Teachable moment about “gay”

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The phone rang and I hit dismiss because I didn’t recognize the number. A few minutes later I  listened to the message.

“Can you please meet me after school with your child,” said my seven-year-old’s teacher, “because he has been acting out today in ways that are just not like him. There were a few incidents in the classroom, and then he was calling kids names, including calling someone gay.”

Needle across the record: He WHAT?

We are a relatively progressive family. We talk openly about equality and tolerance and people being accepted for who they are. Heck, today, when I couldn’t find shoes to match my pants, he sighed and told me, in his most bored pre-pre-teen voice, “It doesn’t matter what you look like, Mom. It matters how you treat people.”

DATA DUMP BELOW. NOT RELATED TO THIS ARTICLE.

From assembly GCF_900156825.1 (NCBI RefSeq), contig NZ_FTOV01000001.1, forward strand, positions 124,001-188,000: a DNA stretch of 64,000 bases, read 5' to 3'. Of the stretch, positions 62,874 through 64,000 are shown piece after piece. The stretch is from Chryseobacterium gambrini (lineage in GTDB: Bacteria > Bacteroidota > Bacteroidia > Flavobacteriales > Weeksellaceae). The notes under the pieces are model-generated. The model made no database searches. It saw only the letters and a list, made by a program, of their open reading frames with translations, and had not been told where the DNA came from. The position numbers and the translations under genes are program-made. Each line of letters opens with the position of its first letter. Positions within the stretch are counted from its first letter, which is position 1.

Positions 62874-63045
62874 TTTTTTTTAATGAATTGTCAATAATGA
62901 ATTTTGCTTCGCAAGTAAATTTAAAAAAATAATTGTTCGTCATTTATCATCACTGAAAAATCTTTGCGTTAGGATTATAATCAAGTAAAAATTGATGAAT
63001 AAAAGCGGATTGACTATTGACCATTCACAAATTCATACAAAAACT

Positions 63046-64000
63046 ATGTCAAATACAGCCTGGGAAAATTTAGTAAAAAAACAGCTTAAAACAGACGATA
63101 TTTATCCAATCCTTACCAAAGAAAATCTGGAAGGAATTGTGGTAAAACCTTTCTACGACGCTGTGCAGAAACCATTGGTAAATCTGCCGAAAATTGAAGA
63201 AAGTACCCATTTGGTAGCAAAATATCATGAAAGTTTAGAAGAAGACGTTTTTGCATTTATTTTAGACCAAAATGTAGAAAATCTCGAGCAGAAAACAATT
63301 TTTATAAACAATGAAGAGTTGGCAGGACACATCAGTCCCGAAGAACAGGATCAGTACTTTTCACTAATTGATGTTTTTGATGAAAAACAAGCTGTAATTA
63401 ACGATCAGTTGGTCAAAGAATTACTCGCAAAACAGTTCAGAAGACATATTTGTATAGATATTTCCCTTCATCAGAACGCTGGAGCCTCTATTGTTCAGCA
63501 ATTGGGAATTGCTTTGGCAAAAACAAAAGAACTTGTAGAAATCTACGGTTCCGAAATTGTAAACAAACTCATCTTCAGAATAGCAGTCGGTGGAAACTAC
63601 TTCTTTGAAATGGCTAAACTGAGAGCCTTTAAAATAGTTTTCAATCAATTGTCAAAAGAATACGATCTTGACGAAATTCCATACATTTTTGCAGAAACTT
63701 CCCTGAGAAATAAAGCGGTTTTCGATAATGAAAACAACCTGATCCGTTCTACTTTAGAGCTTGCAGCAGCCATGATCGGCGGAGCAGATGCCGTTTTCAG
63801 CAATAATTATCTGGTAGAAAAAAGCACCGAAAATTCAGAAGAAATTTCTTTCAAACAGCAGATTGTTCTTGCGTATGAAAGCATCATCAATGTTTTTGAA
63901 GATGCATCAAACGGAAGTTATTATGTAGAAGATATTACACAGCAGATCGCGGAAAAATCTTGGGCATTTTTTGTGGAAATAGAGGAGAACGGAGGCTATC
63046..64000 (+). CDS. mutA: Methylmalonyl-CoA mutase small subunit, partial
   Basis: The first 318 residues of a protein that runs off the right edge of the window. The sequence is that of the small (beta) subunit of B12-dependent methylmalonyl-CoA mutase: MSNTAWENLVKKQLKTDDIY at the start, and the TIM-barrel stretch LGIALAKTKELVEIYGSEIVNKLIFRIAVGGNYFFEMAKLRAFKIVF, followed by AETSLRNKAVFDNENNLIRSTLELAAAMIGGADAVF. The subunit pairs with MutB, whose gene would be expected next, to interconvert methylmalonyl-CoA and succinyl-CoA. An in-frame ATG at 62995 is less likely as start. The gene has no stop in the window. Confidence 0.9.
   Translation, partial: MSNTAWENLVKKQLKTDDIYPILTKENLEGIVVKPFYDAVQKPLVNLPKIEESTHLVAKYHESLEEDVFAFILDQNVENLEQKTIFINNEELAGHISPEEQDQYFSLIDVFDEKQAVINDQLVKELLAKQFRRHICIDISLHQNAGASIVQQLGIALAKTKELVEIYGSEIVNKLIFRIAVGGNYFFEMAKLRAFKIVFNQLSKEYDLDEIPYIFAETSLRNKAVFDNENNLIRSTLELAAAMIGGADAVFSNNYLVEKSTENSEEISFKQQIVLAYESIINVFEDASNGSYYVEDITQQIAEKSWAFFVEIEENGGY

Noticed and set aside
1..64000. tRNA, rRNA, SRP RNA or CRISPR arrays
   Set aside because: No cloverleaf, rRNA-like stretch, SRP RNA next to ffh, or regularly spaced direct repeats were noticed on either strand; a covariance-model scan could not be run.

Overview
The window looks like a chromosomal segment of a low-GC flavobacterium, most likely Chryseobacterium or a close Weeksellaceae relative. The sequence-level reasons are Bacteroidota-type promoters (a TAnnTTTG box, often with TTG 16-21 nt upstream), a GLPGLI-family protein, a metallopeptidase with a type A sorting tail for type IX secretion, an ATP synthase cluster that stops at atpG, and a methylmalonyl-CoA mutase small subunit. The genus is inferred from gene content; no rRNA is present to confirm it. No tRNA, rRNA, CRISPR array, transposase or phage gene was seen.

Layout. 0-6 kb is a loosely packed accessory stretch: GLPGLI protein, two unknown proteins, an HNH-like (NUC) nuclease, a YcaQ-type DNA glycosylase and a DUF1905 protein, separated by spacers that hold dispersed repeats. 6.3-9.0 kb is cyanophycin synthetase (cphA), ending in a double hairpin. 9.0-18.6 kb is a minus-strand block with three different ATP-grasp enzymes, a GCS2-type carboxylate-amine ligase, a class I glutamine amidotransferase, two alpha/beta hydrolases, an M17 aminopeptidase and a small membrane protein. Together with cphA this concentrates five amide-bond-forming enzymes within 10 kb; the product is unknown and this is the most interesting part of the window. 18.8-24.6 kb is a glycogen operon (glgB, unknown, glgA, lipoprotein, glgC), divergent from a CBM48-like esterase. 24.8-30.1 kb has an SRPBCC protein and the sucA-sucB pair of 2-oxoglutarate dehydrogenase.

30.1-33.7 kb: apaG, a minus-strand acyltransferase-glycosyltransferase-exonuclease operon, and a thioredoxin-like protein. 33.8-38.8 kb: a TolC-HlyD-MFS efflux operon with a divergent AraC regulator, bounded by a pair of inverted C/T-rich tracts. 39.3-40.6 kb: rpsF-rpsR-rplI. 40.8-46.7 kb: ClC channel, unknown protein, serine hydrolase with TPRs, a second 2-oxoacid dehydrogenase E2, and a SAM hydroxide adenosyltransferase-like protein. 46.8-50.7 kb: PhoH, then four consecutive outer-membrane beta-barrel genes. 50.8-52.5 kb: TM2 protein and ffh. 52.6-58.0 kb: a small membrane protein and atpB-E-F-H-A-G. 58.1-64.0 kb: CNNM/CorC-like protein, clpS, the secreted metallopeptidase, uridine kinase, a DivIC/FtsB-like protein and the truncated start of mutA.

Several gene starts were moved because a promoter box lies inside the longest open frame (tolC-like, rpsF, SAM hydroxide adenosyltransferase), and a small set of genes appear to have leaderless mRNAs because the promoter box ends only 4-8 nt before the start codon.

So when I heard that my son had teased other kids, including calling someone gay, I prepared to give an epic lecture. We will not make people feel bad for who they are.

And that is the righteous banner I held aloft as I marched to my child’s school. The doors swung open and I prepared for an epic lecture on historical repression with…my small, tired, slumping little guy with the too-big backpack and the bedraggled hair.

Oh, pumpkin. I think I’m doing this wrong. This isn’t a battle. This is a talk about kindness.

Reboot parent mode. I climbed off my high horse and sat in a tiny chair at a tiny desk so I could listen to my sweet, sensitive, wonderful little guy.

What happened?

Teacher: I was at the sink when I heard voices saying, “Quinn is gay. Quinn is gay.” When I turned around, Peanut was one of the kids saying it.

Me: Why did you say that Quinn is gay?

P: What? He is gay.

M: What makes you say that?

P: Jason told me he’s gay.

M: I see. Um…what do you think gay means?

P: I don’t know.